Clamping with a Bicycle Inner Tube
By Alan Noel
Professional Wood Finisher
Recently, I was working on a broken chair leg that belonged
to a pre Civil War dining room set made of mahogany and it was apparent that it
was going to be a challenge. In my usual routine I would first figure out how I was
going to piece it back together and then figure out what clamps I would use
in order to apply enough pressure to get the job done.
Sometimes, in order to get a break back together properly it's necessary to repair
the break in stages because of the nature of the break and location. Most of the time
breaks of this type occur along the grain line which makes the job
easier to deal with because usually the two pieces will "slide" perfectly back together
to the point of almost disappearing. But here in lies the problem.
I spread a small amount of glue onto the break, making sure to cover both sides of the
break and slid it back together. The glue will squeeze out along the break when it
"slides back into place." So far so good until its time to apply the pressure. For those
of you who have been up against this challenge you understand the dilemma that's about to happen.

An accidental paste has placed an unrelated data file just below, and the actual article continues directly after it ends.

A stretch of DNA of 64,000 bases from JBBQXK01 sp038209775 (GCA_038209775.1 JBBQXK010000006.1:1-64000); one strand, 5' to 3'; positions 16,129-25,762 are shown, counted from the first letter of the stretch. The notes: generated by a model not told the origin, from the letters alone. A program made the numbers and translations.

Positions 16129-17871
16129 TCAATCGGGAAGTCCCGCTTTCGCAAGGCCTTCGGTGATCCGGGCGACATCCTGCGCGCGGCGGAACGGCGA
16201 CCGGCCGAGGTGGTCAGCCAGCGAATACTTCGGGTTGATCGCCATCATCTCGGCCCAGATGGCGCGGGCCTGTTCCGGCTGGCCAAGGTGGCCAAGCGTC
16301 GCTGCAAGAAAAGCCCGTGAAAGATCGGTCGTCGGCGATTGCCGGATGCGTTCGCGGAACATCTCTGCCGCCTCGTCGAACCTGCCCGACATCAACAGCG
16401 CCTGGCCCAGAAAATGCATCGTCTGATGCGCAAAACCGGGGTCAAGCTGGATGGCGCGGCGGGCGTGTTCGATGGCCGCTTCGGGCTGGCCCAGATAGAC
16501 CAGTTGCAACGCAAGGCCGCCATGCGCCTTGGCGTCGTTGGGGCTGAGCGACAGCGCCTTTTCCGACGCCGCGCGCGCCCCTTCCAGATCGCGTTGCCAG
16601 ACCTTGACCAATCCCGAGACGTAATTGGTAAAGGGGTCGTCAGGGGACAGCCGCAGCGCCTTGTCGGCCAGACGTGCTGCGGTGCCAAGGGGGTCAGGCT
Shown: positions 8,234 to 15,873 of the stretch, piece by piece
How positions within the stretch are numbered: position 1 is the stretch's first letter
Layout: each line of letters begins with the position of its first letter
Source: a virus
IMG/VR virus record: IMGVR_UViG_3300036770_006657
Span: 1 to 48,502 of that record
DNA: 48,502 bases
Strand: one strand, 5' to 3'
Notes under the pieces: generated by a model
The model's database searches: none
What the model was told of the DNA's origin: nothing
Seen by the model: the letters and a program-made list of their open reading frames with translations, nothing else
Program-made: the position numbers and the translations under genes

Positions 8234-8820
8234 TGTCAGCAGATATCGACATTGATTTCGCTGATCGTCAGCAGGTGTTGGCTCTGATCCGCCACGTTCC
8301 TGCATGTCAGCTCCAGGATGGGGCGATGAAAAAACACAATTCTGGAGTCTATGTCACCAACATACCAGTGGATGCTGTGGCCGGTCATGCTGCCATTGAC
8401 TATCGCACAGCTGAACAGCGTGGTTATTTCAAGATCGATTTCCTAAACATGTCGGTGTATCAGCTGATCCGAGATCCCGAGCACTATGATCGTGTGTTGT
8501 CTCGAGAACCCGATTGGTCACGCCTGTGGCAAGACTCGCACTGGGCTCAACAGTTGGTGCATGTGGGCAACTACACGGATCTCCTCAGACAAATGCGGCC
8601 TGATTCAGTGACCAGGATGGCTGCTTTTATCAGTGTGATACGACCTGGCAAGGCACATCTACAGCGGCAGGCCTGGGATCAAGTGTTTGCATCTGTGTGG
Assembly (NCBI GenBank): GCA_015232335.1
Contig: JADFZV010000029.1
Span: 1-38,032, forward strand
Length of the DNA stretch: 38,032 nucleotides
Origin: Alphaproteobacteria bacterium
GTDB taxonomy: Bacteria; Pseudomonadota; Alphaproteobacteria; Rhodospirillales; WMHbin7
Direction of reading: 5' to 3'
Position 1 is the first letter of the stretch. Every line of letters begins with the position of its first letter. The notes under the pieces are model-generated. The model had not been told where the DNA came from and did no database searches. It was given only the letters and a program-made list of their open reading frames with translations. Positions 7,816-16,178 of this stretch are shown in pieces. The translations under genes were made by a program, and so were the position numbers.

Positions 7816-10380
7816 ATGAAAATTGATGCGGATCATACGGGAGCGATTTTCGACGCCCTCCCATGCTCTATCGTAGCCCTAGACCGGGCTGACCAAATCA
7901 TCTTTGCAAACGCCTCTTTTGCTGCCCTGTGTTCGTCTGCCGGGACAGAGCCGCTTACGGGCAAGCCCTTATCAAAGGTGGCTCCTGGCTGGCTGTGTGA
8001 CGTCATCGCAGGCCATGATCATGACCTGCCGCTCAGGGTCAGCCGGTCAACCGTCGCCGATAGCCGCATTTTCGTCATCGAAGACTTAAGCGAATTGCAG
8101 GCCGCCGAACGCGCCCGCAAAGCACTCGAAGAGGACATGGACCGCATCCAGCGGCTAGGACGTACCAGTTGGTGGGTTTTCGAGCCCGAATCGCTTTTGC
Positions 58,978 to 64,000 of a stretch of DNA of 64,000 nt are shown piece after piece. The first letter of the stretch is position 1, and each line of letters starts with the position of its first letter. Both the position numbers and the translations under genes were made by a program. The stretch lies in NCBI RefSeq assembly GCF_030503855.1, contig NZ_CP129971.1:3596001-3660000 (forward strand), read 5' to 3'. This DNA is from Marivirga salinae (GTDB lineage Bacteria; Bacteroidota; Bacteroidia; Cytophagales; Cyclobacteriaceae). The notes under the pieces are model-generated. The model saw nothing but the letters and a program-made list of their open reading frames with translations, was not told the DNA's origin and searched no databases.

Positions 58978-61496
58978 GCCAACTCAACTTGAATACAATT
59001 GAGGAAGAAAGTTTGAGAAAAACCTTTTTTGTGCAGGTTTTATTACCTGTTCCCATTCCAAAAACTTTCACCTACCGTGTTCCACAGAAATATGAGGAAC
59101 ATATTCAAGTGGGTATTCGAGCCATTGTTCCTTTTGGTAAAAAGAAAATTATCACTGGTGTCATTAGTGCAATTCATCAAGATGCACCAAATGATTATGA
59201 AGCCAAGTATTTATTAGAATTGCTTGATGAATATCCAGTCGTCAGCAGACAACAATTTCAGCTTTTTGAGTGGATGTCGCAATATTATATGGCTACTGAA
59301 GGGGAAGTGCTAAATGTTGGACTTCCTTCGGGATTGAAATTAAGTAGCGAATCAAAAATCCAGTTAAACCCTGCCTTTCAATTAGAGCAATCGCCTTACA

The joint starts to slide apart just as it slid together because of the angle of the break
and pressure from the clamp and clamping blocks. What to do?
After struggling with this and being very frustrated I took apart the break
and cleaned the glue off to give me time to figure out a different way of clamping. I could
put a small nail in the break to keep it from moving but that would further damage the leg.
Maybe a clamp on both ends of the break but I would need an extra hand for this.
I called my friend Mike who was my go to guy when I first started out in the Finishing business. He ended up giving me a really good tip. He told me to go and buy a
bicycle inner tube and cut it into long strips. Then he had me wrap one end of the strip, stretching
it onto itself in the middle, then stretching and wrapping it from side to side. This way, the two
pieces couldn't slide and everything was in the proper location.
Not only did this glue the break perfectly, it did virtually no damage to the finish. The glue squeeze
out was easily wiped off with a damp cloth and the glue was able to separate and crumble from the
inner tube, making it ready for future use.
This is one of the best tricks I've learned along the way
and still rely on almost daily for all kinds of quick fixes like broken back spindles, chair stretchers,
chair legs, etc....
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Alan can be reached directly via email c/o Alan Noel Furniture Refinishing at email@example.com. You can also visit Alan's website by CLICKING HERE.
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